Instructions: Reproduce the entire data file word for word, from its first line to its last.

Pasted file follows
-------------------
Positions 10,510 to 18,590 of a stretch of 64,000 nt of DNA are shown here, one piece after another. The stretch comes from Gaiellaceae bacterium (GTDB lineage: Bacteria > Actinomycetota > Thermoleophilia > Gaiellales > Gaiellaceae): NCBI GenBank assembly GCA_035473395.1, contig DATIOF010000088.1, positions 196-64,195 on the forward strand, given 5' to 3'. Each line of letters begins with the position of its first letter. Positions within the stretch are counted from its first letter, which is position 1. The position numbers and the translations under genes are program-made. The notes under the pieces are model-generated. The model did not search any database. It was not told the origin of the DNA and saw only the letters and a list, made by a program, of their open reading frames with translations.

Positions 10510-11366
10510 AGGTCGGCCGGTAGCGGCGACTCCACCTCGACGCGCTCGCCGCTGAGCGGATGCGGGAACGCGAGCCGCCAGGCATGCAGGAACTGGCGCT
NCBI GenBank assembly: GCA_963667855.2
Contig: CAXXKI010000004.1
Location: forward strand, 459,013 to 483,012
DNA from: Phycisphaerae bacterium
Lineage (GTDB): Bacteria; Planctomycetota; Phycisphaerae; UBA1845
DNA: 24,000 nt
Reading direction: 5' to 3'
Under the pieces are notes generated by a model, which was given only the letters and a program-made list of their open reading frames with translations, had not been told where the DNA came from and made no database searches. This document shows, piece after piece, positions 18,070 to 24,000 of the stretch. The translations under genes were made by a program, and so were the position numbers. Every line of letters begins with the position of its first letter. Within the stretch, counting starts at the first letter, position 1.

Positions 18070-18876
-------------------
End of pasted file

Positions 10,510 to 18,590 of a stretch of 64,000 nt of DNA are shown here, one piece after another. The stretch comes from Gaiellaceae bacterium (GTDB lineage: Bacteria > Actinomycetota > Thermoleophilia > Gaiellales > Gaiellaceae): NCBI GenBank assembly GCA_035473395.1, contig DATIOF010000088.1, positions 196-64,195 on the forward strand, given 5' to 3'. Each line of letters begins with the position of its first letter. Positions within the stretch are counted from its first letter, which is position 1. The position numbers and the translations under genes are program-made. The notes under the pieces are model-generated. The model did not search any database. It was not told the origin of the DNA and saw only the letters and a list, made by a program, of their open reading frames with translations.

Positions 10510-11366
10510 AGGTCGGCCGGTAGCGGCGACTCCACCTCGACGCGCTCGCCGCTGAGCGGATGCGGGAACGCGAGCCGCCAGGCATGCAGGAACTGGCGCT
NCBI GenBank assembly: GCA_963667855.2
Contig: CAXXKI010000004.1
Location: forward strand, 459,013 to 483,012
DNA from: Phycisphaerae bacterium
Lineage (GTDB): Bacteria; Planctomycetota; Phycisphaerae; UBA1845
DNA: 24,000 nt
Reading direction: 5' to 3'
Under the pieces are notes generated by a model, which was given only the letters and a program-made list of their open reading frames with translations, had not been told where the DNA came from and made no database searches. This document shows, piece after piece, positions 18,070 to 24,000 of the stretch. The translations under genes were made by a program, and so were the position numbers. Every line of letters begins with the position of its first letter. Within the stretch, counting starts at the first letter, position 1.

Positions 18070-18876